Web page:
Elizabeth fills us in on her travels and arrival in Antarctica.
The last several days have felt much longer than a week. A lot has happened. I packed my bags and then made the long haul to Christchurch, New Zealand. There I was issued my ECW (Extreme Cold Weather) gear at the CDC (Clothing Distribution Center) before the final deployment by the US Antarctic Program. If you are heading to McMurdo from the U.S., then you traveled the same path as everyone else. Your flight agenda took you from Los Angeles, CA, to Auckland, New Zealand, to Christchurch, New Zealand, to McMurdo Station, Antarctica. We left the 16th from Santa Barbara and arrived to McMurdo on the 20th for an arrival briefing at the Chalet. We are officially here.
International Antarctic Center in Christchurch
View over Northern Victoria Land
The edge of the Ross Icehself from the flight south to McMurdo Station
Antarctica is one of the coldest and most remote places, and it is incredible to be here. I snapped a few in-flight photos of my first views of this beautiful continent. Our flight path took us across northern Victoria Land, the region of my current research focused on the petrochronology and geochemistry of Ross Orogen magmatism. Right away you can see how challenging this environment is for field studies, with the majority of all surface area covered in snow and ice. We were lucky enough to make the four-hour flight via Boeing 757 operated by the Royal New Zealand Air Force. Christchurch to McMurdo is approximately 4,000 kilometers. That is a similar distance to the entire length of the Transantarctic Mountains.
Stepping off the plane to my first view of Antarctica
Elizabeth just after landing in Antarctica
Since arriving, my days have been full of safety trainings, briefings for all field equipment and operations, and triple checking of our RSP (Research Support Plan). The RSP includes every aspect of logistics for our field season, from air support to scientific services to equipment and food allocations. It is incredible to know that there is an entire base at McMurdo to enable the research that will come from our sample collection. Each year NSF funds approximately 50 scientific projects on Antarctica. These highly collaborative projects are tasked to expand the fundamental knowledge of the region as well as undertake projects reliant on unique characteristics specific to the Antarctic continent. From my brief observations, this translates to an incredibly organized community of highly intelligent and motivated individuals ranging across both the staff and research grantees. This is truly an incredibly opportunity that I am fortunate to be a part of. ~ Elizabeth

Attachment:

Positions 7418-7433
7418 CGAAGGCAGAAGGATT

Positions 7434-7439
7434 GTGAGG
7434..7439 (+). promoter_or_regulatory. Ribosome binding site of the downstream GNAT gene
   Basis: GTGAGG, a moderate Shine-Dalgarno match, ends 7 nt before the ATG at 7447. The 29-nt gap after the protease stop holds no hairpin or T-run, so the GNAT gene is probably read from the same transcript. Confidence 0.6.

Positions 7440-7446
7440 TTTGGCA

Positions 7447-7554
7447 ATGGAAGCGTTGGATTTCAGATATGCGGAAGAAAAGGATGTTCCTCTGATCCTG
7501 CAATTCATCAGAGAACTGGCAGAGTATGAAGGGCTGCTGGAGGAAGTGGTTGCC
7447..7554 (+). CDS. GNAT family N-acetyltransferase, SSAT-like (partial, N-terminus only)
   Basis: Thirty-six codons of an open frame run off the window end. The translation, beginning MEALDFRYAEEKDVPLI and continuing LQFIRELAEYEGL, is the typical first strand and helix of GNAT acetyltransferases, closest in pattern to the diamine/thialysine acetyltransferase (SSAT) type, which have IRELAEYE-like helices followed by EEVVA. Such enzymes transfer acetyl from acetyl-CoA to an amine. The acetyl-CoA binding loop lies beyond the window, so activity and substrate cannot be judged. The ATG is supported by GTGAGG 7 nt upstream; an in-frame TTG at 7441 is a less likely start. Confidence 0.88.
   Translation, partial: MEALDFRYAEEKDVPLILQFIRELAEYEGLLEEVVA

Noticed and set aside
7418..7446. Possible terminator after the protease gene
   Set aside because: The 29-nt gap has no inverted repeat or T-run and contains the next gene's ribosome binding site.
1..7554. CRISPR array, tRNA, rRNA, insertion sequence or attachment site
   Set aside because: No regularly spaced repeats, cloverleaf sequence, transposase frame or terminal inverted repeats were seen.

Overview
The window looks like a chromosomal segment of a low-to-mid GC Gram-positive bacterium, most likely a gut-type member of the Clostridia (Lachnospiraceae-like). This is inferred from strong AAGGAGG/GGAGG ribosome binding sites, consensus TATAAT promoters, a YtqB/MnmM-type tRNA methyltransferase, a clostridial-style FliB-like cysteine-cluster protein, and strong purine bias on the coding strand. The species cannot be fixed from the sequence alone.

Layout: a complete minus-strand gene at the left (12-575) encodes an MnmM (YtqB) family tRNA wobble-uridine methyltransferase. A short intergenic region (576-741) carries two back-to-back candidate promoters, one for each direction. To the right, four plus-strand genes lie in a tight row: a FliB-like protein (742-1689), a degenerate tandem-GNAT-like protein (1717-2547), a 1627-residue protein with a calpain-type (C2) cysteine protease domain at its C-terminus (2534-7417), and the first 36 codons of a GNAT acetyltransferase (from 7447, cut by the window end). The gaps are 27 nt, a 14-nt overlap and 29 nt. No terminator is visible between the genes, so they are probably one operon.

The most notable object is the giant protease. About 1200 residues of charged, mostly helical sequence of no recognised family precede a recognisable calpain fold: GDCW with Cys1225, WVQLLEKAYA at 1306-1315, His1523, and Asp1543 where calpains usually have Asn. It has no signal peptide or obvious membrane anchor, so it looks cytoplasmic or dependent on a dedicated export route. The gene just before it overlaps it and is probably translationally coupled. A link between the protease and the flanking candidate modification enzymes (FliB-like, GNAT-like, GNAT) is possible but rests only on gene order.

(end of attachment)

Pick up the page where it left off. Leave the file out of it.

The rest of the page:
This is PhD student Elizabeth‘s first trip to Antarctica. Below she shares her pre-departure thoughts:
In a few short days I will depart the sunny coast of southern California and arrive at McMurdo Station, a research center on the south tip of the Ross Island at the far edge of the Ross Ice Shelf in Antarctica. As unbelievable as that sentence still sounds to me, it is true, and I am excited!
My UCSB research companions are Dr. John Cottle and Demian Nelson. We will spend a short time at McMurdo and then spend about six weeks in the field, almost completely cut off from humanity, all things living, and colors beyond brown and white. This will be my first time in Antarctica. The things I can foresee are average temperatures between -30 and -40 degrees Celsius (Antarctic summer time!), hidden crevasses littering a glacier covered terrain, and high potential for rapid and extreme weather changes. Logistically, I can expect no laundry, no showers, collecting all waste into buckets, and carrying around tons of rocks that we will hammer off of exposed outcrops. What I cannot yet fathom is collecting rock samples from the Transantarctic Mountains within 7 degrees of the South Pole, in one of the most remote and impressive field areas. This means that I will not be at a station, but camping on ice and relatively exposed to the elements. My mode of travel will be on foot and by skidoo. This will be an amazing experience!
I am no stranger to extreme winter activities and surviving on my own in nature. However, Antarctica feels like the last frontier, a place where I will not only be challenged physically and mentally, but also intellectually and scientifically. I am beyond excited and ready for whatever this field season brings my way. Now I just need to pack my bags and hope I do not forget a vital piece of equipment. –Elizabeth